# cat ssh_wrapper
chroot << "EOF" / /bin/bash
echo "Inner: pre"
while read line; do echo "Eat: $line" ; done
echo "Inner: post"
exit 3
EOF
echo "Outer: exit code = $?"

# ./ssh_wrapper
Inner: pre
Eat: echo "Inner: post"
Eat: exit 3
Outer: exit code = 0

This behavior applies to bash, ksh, mksh, posh and zsh. Only dash doesn’t show this behavior.
To understand the difference between bash and dash executions we can use the following test scripts:

# cat stdin-test-cmp
#!/bin/sh

TEST_SH=bash strace -v -s500 -ff ./stdin-test 2>&1 | tee stdin-test-bash.out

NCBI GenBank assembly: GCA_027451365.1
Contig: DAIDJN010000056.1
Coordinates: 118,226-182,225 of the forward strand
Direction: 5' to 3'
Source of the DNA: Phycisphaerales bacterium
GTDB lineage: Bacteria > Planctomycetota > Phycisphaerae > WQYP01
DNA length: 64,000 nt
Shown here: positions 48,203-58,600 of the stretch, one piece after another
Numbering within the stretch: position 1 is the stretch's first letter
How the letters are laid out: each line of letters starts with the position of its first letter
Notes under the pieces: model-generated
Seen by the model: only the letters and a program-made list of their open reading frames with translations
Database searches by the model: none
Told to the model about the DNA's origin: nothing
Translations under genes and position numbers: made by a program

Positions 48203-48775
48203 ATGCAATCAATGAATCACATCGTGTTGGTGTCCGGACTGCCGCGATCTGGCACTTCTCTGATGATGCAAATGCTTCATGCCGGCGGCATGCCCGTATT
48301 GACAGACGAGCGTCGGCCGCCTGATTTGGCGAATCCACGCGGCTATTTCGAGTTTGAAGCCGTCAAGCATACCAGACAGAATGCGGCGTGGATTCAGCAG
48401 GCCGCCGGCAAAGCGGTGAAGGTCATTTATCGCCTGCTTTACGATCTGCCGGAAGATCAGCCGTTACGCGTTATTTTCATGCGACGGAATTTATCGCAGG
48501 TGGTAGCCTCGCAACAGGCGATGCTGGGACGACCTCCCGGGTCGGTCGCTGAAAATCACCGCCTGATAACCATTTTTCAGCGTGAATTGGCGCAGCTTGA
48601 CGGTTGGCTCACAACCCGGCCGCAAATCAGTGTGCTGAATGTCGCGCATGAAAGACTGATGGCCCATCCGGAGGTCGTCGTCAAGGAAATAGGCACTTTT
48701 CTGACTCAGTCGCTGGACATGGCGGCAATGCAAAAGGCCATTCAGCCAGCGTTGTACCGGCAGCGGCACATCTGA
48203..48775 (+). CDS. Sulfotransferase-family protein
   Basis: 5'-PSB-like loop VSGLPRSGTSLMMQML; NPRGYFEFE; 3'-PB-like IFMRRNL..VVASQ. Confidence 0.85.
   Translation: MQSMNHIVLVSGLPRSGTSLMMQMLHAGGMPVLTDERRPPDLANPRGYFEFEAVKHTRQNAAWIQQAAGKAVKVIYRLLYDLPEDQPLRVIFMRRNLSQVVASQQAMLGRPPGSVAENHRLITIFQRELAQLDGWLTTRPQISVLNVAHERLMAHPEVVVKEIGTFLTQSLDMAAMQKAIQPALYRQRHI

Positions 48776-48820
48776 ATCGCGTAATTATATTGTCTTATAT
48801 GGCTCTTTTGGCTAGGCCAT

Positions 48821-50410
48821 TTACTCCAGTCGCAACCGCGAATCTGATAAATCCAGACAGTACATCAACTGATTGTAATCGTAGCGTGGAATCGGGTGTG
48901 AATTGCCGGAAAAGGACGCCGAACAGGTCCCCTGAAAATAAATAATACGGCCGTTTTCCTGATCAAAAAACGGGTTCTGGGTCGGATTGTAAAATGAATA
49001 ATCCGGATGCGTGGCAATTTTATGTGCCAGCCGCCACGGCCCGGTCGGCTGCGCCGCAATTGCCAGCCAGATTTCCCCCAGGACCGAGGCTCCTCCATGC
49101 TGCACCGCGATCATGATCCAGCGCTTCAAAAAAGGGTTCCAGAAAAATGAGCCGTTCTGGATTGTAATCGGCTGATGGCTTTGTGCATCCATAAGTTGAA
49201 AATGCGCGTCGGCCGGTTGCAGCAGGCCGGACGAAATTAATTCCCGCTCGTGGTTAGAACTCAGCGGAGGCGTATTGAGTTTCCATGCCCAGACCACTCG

TEST_SH=dash strace -v -s500 -ff ./stdin-test 2>&1 | tee stdin-test-dash.out

# cat stdin-test
#!/bin/sh

: ${TEST_SH:=dash}

$TEST_SH <<"EOF"
echo "Inner: pre"
while read line; do echo "Eat: $line"; done
echo "Inner: post"
exit 3
EOF

echo "Outer: exit code = $?"

When executing `./stdin-test-cmp` and comparing the generated files stdin-test-bash.out and stdin-test-dash.out you’ll notice that dash consumes all stdin in one single go (a single `read(0, …)`), instead of character-by-character as specified by POSIX and implemented by bash, ksh, mksh, posh and zsh. See stdin-test-bash.out on the left side and stdin-test-dash.out on the right side in this screenshot:

screenshot of vimdiff on *.out files

So when ssh tries to read from stdin there’s nothing there anymore.

Quoting POSIX’s sh section: